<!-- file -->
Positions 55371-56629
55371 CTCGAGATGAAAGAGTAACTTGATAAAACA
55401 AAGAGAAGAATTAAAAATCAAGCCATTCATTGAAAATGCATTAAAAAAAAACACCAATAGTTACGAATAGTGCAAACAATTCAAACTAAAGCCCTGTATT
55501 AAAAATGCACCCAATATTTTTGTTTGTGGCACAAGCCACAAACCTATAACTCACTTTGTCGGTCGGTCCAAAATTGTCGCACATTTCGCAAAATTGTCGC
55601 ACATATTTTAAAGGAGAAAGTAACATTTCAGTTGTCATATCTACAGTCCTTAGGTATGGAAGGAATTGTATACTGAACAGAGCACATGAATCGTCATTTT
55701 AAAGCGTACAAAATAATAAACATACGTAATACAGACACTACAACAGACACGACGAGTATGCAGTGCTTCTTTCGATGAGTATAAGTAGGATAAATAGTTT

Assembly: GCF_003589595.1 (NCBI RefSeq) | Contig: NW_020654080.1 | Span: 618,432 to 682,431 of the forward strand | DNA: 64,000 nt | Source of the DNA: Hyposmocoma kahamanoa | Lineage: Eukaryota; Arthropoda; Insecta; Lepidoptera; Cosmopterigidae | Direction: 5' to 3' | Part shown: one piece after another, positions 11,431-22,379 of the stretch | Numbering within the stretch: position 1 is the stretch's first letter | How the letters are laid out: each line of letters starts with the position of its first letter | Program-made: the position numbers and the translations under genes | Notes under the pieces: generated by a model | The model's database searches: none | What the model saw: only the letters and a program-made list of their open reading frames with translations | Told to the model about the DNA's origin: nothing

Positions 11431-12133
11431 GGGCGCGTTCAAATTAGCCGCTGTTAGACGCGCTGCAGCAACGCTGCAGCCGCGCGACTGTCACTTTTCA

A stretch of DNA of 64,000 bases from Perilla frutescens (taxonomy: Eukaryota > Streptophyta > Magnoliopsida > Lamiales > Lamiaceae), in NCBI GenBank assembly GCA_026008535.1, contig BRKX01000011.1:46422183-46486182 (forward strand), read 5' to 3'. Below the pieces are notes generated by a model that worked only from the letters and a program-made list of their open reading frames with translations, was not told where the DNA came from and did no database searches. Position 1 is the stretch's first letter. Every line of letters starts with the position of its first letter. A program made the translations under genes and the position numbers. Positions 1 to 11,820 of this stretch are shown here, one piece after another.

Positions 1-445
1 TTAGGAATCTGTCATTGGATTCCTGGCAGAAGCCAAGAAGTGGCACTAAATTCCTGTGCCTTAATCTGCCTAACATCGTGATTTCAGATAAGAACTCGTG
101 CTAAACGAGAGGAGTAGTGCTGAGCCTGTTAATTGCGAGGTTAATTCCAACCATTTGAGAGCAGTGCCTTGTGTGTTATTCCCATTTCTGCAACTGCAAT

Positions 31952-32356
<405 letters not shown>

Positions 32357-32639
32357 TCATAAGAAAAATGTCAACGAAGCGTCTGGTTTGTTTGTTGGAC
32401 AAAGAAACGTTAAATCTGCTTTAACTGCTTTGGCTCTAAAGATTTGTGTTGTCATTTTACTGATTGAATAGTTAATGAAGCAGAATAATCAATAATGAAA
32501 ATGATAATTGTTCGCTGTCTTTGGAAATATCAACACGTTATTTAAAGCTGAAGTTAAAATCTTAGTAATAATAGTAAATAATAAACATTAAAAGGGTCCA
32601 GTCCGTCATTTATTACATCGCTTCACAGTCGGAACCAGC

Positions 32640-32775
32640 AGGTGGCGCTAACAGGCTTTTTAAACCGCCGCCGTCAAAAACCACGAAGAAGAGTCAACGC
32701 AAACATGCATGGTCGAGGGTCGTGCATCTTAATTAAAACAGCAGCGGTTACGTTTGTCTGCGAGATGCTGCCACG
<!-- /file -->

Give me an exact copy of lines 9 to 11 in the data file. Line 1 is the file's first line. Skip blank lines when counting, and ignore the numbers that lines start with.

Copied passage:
11431 GGGCGCGTTCAAATTAGCCGCTGTTAGACGCGCTGCAGCAACGCTGCAGCCGCGCGACTGTCACTTTTCA

A stretch of DNA of 64,000 bases from Perilla frutescens (taxonomy: Eukaryota > Streptophyta > Magnoliopsida > Lamiales > Lamiaceae), in NCBI GenBank assembly GCA_026008535.1, contig BRKX01000011.1:46422183-46486182 (forward strand), read 5' to 3'. Below the pieces are notes generated by a model that worked only from the letters and a program-made list of their open reading frames with translations, was not told where the DNA came from and did no database searches. Position 1 is the stretch's first letter. Every line of letters starts with the position of its first letter. A program made the translations under genes and the position numbers. Positions 1 to 11,820 of this stretch are shown here, one piece after another.

Positions 1-445